Home Minister Amit Shah’s speech at a pre-election rally in Saharanpur on Thursday, seemed to be a repeat of the recent speech by Uttar Pradesh Chief Minister Adityanath. Shah too recalled the communal riots of Muzaffarnagar and Saharanpur, and the alleged ‘migration’ from Kairana in the same way Adityanath had recounted it in November.
According to Shah, when he visited Saharanpur in 2017, “Many people met me and told me, ‘We will bring about change in Uttar Pradesh but with the change, will migration occurring here reduce?’ I had told them, ‘You bring BJP to power once; aapke palayan karane-waale Uttar Pradesh se palayan kar jaayenge.” (Translation: Those responsible for your exodus will flee UP.)
In November, Adityanath was in Kairana and had also recalled how he had come to Shamli in 2017 and “promised to give a better and secure atmosphere.” He had also invoked the alleged “exodus” of Hindus from the town and said those who “shoot at traders now will be dispatched to the next world” adding that the “Taliban mentality” will not be accepted in the state. He had also invoked the 2013 communal riots of Muzaffarnagar and accused the Opposition of not taking action “when houses of Hindus were being burnt.” He reportedly promised compensation to some families who were allegedly forced to leave it between 2014 and 2016 and said these were “issues of our identity, honour and glory.” The CM claimed, “Those who had allegedly forced the traders and residents of Kairana to flee had in the past four-and-half-years been forced to flee themselves,” adding, “If a criminal dares to shoot a trader or a citizen, then the bullet will hit him and will send him next world (‘doosre lok’).”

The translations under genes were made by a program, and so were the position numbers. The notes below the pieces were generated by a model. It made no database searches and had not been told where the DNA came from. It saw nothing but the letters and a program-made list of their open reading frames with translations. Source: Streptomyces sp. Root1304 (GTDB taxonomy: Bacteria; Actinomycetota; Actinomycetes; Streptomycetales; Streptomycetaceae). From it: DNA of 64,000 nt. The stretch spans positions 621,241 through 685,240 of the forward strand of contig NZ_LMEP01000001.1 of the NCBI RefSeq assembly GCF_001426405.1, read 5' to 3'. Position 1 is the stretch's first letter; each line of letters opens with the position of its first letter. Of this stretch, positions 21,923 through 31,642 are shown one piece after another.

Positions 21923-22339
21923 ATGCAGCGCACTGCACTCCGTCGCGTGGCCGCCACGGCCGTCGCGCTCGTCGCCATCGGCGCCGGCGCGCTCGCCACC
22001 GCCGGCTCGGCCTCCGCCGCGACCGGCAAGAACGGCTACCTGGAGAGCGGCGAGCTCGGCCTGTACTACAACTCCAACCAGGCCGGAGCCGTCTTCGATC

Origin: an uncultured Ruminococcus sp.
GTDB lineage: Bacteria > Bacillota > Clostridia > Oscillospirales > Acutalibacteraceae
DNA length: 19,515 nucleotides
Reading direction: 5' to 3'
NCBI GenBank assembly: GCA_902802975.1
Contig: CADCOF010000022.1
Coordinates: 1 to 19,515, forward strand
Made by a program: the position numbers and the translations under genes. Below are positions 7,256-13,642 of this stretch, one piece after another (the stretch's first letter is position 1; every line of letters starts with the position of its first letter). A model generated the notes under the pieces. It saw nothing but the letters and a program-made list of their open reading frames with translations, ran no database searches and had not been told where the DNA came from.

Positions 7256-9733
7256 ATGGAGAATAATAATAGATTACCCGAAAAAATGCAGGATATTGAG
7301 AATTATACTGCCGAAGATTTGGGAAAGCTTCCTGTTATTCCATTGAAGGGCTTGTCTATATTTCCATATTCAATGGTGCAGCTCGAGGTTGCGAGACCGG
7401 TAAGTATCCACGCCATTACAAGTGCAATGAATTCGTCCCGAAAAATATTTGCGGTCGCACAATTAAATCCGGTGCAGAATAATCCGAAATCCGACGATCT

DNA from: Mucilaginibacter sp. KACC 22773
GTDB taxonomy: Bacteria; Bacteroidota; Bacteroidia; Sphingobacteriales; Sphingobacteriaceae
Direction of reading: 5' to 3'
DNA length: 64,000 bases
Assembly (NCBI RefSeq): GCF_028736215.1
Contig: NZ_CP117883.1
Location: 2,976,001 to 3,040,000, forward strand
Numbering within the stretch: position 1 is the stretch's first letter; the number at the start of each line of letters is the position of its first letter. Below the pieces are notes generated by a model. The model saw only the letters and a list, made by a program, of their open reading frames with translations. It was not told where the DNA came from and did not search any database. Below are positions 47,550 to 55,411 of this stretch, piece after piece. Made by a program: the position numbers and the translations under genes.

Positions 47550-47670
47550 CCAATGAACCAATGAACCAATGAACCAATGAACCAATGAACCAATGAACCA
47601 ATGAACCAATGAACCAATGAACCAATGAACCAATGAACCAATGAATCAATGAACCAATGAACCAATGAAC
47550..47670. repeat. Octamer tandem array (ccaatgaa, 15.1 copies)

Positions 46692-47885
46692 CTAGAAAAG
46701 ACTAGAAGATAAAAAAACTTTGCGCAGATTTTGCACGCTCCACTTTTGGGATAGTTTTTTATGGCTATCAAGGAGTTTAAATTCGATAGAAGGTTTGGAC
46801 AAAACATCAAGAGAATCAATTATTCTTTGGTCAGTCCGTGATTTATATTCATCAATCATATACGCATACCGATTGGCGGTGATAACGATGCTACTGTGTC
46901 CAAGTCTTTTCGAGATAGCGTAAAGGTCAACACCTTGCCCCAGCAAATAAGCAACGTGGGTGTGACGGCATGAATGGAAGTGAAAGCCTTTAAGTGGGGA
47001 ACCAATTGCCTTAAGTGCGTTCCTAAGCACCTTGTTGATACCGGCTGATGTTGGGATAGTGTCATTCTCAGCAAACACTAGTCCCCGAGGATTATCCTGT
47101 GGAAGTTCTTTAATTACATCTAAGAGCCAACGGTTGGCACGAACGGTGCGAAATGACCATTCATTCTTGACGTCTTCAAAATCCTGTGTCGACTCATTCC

Why is the Kairana invoked by the BJP each election?
This alleged exodus from Kairana was last spoken about by the Bharatiya Janata Party (BJP) leadership in the run up to the 2017 Assembly elections. The BJP had claimed that Hindu families had left town after receiving threats from criminals. The claim, however, was contested by many.
In Oct 2016, a fact-finding team from the National Commission for Minorities (NCM) had visited Kairana and questioned the a report of the National Human Rights Commission (NHRC) which claimed that there had been an “exodus” of Hindu families from the area out of fear of some Muslims. The NHRC report had validated the allegation made earlier by the BJP MP from the area, Hukum Singh that 250 Hindu families were forced to move out of Kairana in Shamli district of UP out of fear. “At least 24 witnesses stated that the youths of the specific majority community (Muslims in this case) in Kairana town pass lewd/taunting remarks against the females of the specific minority community in town,” the report stated. However, in June that year, a probe by the Shamli district administration found Hukum Singh’s allegation to be bogus.